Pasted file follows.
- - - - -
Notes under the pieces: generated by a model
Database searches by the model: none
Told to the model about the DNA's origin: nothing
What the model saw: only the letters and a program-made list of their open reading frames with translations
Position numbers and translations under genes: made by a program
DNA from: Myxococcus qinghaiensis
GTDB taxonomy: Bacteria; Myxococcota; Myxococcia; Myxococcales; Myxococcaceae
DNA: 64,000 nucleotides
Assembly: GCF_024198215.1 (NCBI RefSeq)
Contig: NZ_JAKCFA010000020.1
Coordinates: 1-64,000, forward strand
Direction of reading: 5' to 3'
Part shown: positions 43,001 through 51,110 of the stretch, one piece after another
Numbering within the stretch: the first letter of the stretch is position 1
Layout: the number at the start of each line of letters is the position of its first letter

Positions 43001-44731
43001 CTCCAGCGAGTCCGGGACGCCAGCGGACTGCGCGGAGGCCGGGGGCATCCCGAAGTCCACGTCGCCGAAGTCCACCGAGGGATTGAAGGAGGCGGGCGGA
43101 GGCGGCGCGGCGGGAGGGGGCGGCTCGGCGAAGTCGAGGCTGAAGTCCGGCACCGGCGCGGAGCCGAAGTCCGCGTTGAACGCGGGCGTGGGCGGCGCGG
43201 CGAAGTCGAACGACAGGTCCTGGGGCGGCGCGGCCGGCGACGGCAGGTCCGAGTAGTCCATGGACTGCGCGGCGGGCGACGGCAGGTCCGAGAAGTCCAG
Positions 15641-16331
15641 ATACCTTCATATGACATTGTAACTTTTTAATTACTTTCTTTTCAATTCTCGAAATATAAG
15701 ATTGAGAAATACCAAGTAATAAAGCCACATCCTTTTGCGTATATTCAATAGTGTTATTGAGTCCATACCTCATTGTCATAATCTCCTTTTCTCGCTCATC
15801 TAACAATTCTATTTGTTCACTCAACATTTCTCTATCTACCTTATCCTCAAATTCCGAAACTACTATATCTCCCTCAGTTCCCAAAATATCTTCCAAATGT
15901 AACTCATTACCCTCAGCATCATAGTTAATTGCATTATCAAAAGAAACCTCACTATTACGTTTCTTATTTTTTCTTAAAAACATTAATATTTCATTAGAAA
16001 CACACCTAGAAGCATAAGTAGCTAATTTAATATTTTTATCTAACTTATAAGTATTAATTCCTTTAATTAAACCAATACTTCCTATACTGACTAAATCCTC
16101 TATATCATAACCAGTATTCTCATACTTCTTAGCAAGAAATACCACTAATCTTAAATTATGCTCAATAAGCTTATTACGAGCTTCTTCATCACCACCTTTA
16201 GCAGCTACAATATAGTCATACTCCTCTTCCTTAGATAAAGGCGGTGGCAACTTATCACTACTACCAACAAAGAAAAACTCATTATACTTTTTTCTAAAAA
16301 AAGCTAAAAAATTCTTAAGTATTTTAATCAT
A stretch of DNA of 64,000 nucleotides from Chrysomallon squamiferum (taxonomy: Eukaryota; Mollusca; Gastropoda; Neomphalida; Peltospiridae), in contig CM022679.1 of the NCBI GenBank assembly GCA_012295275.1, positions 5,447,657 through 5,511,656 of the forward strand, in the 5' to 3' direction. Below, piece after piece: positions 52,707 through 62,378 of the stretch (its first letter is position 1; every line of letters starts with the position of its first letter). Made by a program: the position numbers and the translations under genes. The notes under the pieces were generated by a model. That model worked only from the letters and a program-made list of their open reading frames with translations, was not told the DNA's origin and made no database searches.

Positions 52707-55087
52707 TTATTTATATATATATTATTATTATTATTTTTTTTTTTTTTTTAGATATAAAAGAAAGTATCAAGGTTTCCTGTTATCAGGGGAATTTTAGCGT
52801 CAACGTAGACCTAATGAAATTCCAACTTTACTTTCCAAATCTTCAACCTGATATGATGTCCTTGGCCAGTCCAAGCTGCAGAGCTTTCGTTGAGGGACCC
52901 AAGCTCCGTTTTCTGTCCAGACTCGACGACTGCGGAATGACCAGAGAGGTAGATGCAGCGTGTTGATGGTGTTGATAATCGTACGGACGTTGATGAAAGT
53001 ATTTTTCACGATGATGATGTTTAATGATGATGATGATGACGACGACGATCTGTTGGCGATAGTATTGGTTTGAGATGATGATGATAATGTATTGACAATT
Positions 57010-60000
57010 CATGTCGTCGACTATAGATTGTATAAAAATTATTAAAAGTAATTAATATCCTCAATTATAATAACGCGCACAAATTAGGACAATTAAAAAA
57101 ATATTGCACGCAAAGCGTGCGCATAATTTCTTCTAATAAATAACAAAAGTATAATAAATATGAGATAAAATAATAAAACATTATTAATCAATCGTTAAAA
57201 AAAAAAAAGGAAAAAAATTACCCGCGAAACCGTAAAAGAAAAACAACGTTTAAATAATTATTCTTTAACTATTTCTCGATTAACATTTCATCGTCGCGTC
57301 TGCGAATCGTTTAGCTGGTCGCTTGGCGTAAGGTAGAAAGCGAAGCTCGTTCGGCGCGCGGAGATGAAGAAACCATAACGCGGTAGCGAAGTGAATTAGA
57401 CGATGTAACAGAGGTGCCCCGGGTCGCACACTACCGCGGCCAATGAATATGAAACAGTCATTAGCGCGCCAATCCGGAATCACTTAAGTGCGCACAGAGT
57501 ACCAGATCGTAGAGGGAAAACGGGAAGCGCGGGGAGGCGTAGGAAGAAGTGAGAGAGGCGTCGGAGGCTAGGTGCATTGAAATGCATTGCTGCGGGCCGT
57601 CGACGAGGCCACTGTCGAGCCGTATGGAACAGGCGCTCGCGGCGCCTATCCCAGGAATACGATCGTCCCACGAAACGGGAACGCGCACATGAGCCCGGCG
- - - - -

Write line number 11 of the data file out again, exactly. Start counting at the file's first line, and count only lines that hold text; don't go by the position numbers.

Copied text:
Coordinates: 1-64,000, forward strand